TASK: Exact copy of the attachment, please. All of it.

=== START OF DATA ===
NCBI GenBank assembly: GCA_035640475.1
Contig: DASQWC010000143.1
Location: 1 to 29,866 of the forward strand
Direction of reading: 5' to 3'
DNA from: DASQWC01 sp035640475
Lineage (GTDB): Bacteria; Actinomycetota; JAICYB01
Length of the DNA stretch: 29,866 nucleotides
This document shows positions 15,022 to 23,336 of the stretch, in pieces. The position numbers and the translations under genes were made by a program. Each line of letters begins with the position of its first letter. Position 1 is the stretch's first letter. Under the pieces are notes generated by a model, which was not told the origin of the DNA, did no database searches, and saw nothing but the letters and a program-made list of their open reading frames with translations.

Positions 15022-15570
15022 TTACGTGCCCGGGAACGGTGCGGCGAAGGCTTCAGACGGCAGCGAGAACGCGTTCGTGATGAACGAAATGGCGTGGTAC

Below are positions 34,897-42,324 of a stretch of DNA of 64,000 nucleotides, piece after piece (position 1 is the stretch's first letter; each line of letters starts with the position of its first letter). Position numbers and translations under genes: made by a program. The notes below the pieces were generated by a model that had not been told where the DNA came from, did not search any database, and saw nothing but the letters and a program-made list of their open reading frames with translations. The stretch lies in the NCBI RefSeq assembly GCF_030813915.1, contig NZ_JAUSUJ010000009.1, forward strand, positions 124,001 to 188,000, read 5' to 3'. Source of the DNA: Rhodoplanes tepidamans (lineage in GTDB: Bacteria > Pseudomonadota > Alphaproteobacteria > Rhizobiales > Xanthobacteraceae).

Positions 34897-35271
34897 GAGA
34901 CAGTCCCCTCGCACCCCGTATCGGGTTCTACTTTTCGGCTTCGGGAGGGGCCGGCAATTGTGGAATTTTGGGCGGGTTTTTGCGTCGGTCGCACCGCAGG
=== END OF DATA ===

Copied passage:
NCBI GenBank assembly: GCA_035640475.1
Contig: DASQWC010000143.1
Location: 1 to 29,866 of the forward strand
Direction of reading: 5' to 3'
DNA from: DASQWC01 sp035640475
Lineage (GTDB): Bacteria; Actinomycetota; JAICYB01
Length of the DNA stretch: 29,866 nucleotides
This document shows positions 15,022 to 23,336 of the stretch, in pieces. The position numbers and the translations under genes were made by a program. Each line of letters begins with the position of its first letter. Position 1 is the stretch's first letter. Under the pieces are notes generated by a model, which was not told the origin of the DNA, did no database searches, and saw nothing but the letters and a program-made list of their open reading frames with translations.

Positions 15022-15570
15022 TTACGTGCCCGGGAACGGTGCGGCGAAGGCTTCAGACGGCAGCGAGAACGCGTTCGTGATGAACGAAATGGCGTGGTAC

Below are positions 34,897-42,324 of a stretch of DNA of 64,000 nucleotides, piece after piece (position 1 is the stretch's first letter; each line of letters starts with the position of its first letter). Position numbers and translations under genes: made by a program. The notes below the pieces were generated by a model that had not been told where the DNA came from, did not search any database, and saw nothing but the letters and a program-made list of their open reading frames with translations. The stretch lies in the NCBI RefSeq assembly GCF_030813915.1, contig NZ_JAUSUJ010000009.1, forward strand, positions 124,001 to 188,000, read 5' to 3'. Source of the DNA: Rhodoplanes tepidamans (lineage in GTDB: Bacteria > Pseudomonadota > Alphaproteobacteria > Rhizobiales > Xanthobacteraceae).

Positions 34897-35271
34897 GAGA
34901 CAGTCCCCTCGCACCCCGTATCGGGTTCTACTTTTCGGCTTCGGGAGGGGCCGGCAATTGTGGAATTTTGGGCGGGTTTTTGCGTCGGTCGCACCGCAGG